BY EMMA CONNOLLY and KIERAN O’MAHONY
THE fodder crisis is now impacting all farmers in West Cork regardless of system and stocking rate and if weather conditions don’t improve dramatically in the coming days, those who are currently scraping by, will join those already in dire straits.
Agri advisors in the four local co-ops – Barryroe, Lisavaird, Bandon and Drinagh – are working around the clock to source emergency supplies from around the country as well as the UK where quality of feed is becoming an issue.
However with both the UK and France experiencing feed shortages of their own, the situation has been declared far worse than the 2013 crisis.
Drinagh Co-Op agri advisor Darren Lynch said they had taken delivery of 18 loads of feed since last Wednesday, mainly from the Leinster region, each carrying between 40 and 70 bales, while their Drinagh Mill was flat out with forage-stretching ration.
‘We’re sourcing more supplies every hour,’ he said.
Scott Lovell, Barryroe Co-Op agri manager, said: ‘At the moment you’ve a small number of suppliers in trouble; more on the borderline and more fine, but if conditions don’t improve, everyone moves into a different category.’
General manager at Lisavaird, Pat Moriarty agreed the majority of their suppliers had enough fodder for this week, adding that things ‘have to improve.’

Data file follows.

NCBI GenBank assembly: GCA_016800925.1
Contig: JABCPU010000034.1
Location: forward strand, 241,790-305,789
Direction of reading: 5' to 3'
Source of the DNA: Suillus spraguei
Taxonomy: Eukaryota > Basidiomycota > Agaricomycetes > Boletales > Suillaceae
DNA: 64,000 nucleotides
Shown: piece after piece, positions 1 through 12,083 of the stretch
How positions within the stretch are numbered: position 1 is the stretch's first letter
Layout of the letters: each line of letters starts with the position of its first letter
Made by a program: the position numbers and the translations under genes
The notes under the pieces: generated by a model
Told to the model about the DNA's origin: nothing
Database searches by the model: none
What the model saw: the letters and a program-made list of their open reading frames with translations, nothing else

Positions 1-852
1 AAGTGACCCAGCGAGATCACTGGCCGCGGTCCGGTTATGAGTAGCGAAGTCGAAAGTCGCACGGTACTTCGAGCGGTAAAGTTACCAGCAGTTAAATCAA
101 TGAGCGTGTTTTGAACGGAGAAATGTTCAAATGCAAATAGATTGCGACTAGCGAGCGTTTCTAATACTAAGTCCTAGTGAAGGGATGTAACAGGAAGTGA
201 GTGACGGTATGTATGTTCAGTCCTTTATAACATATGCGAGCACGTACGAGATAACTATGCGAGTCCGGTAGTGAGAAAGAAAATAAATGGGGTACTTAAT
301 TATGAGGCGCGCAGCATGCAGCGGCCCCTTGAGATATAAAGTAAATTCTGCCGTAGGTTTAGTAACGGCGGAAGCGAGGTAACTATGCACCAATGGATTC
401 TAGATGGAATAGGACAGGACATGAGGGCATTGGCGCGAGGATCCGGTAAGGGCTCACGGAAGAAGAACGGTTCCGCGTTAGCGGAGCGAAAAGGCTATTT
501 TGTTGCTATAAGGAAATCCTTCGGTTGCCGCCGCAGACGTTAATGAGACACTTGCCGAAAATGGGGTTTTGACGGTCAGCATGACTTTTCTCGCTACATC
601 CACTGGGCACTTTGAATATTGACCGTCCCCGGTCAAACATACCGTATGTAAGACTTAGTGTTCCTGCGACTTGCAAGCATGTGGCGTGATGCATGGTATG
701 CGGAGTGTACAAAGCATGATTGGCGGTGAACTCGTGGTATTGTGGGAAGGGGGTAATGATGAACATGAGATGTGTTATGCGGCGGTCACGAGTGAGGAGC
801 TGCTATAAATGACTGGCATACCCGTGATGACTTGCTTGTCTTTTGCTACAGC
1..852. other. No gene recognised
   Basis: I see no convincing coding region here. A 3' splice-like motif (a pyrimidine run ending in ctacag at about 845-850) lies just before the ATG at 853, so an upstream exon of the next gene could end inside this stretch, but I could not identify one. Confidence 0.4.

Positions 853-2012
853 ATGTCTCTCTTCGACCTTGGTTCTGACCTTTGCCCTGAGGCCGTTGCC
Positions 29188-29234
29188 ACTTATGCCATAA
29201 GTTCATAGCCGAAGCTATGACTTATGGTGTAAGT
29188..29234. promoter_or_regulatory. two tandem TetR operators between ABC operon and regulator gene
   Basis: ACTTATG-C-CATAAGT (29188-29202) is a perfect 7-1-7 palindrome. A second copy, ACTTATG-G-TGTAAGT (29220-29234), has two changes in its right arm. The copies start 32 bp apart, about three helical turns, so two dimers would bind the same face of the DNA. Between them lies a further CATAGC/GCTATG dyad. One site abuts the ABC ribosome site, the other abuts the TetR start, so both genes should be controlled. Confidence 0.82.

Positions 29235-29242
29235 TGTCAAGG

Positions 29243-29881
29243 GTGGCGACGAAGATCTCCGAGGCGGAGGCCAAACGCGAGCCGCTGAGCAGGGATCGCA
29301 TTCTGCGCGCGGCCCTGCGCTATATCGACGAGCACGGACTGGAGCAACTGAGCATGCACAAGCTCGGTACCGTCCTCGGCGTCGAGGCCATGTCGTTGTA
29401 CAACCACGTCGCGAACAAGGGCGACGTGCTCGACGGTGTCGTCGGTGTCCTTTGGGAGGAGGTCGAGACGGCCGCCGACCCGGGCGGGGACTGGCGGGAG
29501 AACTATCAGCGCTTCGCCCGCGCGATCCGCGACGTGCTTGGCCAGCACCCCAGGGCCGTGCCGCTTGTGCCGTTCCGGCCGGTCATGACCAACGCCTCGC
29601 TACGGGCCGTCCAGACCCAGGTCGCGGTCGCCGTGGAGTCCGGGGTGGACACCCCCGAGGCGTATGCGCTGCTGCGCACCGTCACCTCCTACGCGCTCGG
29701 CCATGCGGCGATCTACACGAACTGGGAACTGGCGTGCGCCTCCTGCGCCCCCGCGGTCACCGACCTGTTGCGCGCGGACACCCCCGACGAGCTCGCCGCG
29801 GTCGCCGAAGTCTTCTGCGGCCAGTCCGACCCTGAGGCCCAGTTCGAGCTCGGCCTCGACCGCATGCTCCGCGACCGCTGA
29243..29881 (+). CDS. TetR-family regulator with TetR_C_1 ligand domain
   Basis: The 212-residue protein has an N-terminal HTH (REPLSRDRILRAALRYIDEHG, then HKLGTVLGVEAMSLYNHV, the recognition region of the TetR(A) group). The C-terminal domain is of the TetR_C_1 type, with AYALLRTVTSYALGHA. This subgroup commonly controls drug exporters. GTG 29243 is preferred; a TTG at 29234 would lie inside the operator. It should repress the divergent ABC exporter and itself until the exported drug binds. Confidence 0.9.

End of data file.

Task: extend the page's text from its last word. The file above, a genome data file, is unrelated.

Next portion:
Agri trading manager at Bandon Co-Op, Denis O’Mullane agreed if things didn’t improve in the next week the situation would become ‘dire.’
All co-ops say they are committed to passing on emergency supplies at cost price in a bid to support already stretched suppliers.
Meanwhile, the crisis was discussed for 45 minutes at a meeting of the county council earlier this week where Mayor Declan Hurley, a Dunmanway based dairy farmer, seconded a motion calling for a hardship fund to be set up.
He described the situation as a ‘total system failure from top to bottom.’
‘Everyone is at fault and it shouldn’t have happened but we have had the longest winter in place for a time,’ said Cllr Hurley.
Cllr Joe Carroll (FF) said he had met with farmers in West Cork who are in dire straits and that some had claimed to him that the fodder coming in was rotten.
Cllr John O’Sullivan (FG) said he was fearful that this could signal a farming crash similar to what happened the building industry during the recession.
‘It’s a bleak time but the focus now is to stand in solidarity with farmers. We cannot endanger the reputation of our food industry.
‘Once the crisis is over we need a discussion on this and we’ve got to make sure that farming is sustainable,’ he said.
Cllr Paul Hayes (SF) felt that the Minister had due warning about the crisis and that the delay in acting had worsened the situation.
‘Weather is of course the problem and this undue stress on farmers is causing mental health issues with farmers,’ said Cllr Hayes.
Cllr Danny Collins (Ind) said farmers across the region were literally at the end of their tether.